Whether you’re a gardener, homesteader, or family historian, you should see the value of saving plant seeds for future generations. Renewing and ensuring your food supply as well as preserving family traditions are strong motives to learn how to save plant seeds. But first, we should understand even more reasons why you should be doing it.
Why It’s a Good Idea
Save Money – While it is a winter tradition for many, poring over seed catalogs can end up being a costly hobby. By saving and growing your own seeds from plants you’ve fallen in love with, you can expand your garden with little to no added expense. When you add the swapping aspect explained below, you can save even more.
Save and Preserve Heirlooms – Many heirloom plants and varieties are being lost as hybrids and modified specimens take their place. Make sure that some of these age-old plants are around for the future generations to enjoy. Your local garden clubs are often great sources of gardeners who cherish heirloom plants.
Preserve Unique Plants – No matter how much we search through seed and plant catalogs, some plants only cross our paths once. By saving seeds from your unusual specimen, you’ll be sure to enjoy it in the future without the frustration of trying to remember when, where, and how you originally obtained it.
Help the Wildlife – To collect seeds from many plants, you must let them grow after harvest in order to set seed. By allowing your plants to go to seed, you will be giving a boost to your local pollinators as well other wildlife. The longer “useful” life of the plant can help the insects and animals in your area by providing extra food and cover.
Family Connection – Saving the seeds from your garden can benefit you and your loved ones in many of the ways discussed above. But it can also give you another, more lasting reward – a lifelong connection with your family through the garden. Many gardeners enjoy growing what are commonly called “memory plants”. These plants are ones that Grandma grew or might have been in bloom during a momentous occasion such as a wedding or family vacation. It’s an even stronger connection when the new plants are grown from seeds that were actually gathered at that time.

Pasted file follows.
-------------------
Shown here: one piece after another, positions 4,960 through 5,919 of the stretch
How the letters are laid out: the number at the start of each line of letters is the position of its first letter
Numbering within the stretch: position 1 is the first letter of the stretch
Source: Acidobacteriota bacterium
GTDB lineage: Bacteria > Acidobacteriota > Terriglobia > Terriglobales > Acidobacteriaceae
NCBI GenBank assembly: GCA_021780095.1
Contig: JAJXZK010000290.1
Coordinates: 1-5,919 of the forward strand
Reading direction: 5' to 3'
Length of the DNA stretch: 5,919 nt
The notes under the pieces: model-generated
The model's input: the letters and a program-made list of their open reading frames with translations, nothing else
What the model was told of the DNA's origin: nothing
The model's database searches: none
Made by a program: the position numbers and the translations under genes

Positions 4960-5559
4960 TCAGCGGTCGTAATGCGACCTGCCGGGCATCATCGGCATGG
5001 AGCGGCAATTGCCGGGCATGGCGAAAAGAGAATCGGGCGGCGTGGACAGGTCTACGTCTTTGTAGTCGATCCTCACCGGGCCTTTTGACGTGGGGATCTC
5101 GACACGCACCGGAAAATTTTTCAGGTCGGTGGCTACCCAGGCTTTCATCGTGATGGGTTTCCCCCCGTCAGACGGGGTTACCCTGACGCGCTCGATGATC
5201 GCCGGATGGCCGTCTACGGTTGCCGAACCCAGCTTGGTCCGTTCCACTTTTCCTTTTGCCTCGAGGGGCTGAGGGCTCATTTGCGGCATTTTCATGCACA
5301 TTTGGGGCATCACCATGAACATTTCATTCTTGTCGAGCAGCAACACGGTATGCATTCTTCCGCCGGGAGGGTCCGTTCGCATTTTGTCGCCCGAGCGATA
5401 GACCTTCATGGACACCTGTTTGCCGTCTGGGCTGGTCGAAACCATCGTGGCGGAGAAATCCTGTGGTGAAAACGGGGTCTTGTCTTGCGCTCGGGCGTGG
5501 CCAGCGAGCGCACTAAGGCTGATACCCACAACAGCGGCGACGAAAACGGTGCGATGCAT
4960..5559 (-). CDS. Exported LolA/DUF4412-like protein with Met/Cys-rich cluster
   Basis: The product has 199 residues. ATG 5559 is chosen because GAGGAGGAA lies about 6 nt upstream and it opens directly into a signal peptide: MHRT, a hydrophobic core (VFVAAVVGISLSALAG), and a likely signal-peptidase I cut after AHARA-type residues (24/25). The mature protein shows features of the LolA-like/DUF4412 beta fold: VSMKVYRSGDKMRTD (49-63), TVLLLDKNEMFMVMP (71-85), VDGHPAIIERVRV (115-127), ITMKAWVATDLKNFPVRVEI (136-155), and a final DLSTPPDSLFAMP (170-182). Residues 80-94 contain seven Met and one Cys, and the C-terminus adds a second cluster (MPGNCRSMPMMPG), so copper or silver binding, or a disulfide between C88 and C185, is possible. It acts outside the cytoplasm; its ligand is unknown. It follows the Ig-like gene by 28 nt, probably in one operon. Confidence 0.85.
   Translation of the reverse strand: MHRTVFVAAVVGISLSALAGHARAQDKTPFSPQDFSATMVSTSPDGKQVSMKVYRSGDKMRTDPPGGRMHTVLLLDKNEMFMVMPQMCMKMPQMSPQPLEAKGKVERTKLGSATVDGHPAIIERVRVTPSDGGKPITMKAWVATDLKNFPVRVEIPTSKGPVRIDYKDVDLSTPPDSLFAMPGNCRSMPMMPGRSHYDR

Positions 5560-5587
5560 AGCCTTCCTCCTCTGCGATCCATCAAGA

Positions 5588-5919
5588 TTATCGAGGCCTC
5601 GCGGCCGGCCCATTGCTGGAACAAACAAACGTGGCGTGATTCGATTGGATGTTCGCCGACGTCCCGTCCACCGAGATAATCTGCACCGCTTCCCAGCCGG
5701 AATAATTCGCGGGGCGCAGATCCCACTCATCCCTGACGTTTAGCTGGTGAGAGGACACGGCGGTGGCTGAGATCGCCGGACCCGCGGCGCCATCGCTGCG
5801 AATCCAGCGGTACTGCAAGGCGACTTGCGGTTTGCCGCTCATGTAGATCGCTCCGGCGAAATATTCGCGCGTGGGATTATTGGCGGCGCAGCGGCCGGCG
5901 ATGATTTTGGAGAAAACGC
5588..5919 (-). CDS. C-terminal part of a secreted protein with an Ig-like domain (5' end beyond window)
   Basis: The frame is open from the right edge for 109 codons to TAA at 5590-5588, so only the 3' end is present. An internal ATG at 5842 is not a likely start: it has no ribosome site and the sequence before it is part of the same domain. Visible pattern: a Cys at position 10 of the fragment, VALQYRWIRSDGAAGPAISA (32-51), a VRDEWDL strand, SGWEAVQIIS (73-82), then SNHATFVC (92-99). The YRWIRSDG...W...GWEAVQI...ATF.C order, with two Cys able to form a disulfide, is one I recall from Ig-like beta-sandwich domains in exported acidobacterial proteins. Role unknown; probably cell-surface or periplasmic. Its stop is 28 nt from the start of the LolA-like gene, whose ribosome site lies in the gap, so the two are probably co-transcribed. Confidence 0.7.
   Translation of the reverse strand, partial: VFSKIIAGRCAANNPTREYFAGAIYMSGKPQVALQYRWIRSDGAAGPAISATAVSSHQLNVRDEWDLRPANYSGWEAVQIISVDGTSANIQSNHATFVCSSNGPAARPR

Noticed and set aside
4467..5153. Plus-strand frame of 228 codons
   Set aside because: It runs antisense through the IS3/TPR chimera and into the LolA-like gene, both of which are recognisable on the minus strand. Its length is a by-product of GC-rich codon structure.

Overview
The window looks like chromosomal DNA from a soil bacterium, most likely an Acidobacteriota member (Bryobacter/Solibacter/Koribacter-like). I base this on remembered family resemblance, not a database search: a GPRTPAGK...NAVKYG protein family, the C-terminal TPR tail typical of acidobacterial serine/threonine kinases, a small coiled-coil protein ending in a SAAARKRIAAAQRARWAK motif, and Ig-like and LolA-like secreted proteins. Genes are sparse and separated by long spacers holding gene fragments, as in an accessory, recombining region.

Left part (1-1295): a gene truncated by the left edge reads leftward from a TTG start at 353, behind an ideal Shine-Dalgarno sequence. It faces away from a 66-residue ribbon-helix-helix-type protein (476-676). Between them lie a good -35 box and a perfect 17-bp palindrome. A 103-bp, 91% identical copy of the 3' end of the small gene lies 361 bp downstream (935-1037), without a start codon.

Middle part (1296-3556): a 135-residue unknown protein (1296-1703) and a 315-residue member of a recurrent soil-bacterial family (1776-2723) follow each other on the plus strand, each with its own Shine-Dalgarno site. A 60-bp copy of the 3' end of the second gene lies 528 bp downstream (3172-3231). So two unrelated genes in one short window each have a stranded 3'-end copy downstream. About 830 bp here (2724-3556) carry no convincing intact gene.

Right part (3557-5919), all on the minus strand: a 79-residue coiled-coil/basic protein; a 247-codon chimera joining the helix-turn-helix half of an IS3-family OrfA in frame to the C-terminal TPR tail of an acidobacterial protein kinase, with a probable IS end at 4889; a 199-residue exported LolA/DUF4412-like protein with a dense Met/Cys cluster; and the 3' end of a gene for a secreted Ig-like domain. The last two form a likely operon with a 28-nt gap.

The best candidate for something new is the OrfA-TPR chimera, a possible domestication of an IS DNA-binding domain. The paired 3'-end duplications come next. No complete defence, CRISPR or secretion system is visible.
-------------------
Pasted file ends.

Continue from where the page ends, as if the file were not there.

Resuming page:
Share and Swap – Seed swaps have become a popular way to share what you’ve collected while also expanding your own garden. Many swaps are conducted online and through the mail while others are embracing the social aspect and having actual events. These in-person seed swaps encourage new friendships to form and grow along with the plants. Many garden clubs and groups have regular seed swaps on their calendars.
Seed Libraries – Some public libraries and organizations have developed their own seed saving/swapping programs. These may as small as a box full of seed packets on a counter or as large as the underground bunker or “seed vault” in Norway. No matter the size, the goal is the same – to preserve and save seeds for the generations to come. Your local group may encourage you to both deposit and withdraw seeds from their “bank”. The larger institutions are there to ensure we don’t lose the diversity and wide genetic pool of the plants we still have in the world.
What You Can Do
Now that you have a better understanding of why saving seeds for the future is important, there is no time like the present to get started. Begin by choosing one of your favorite plants this year. Learn about its origin, its traits, and how best to save the seeds from this particular type of plant (they can differ). Pack it away and start dreaming of the plants you’ll grow again next year.
That is it! You are now among the ranks of the seed savers of the world. The future generations of plants and people who love them thank you for your effort.
By Julie Dees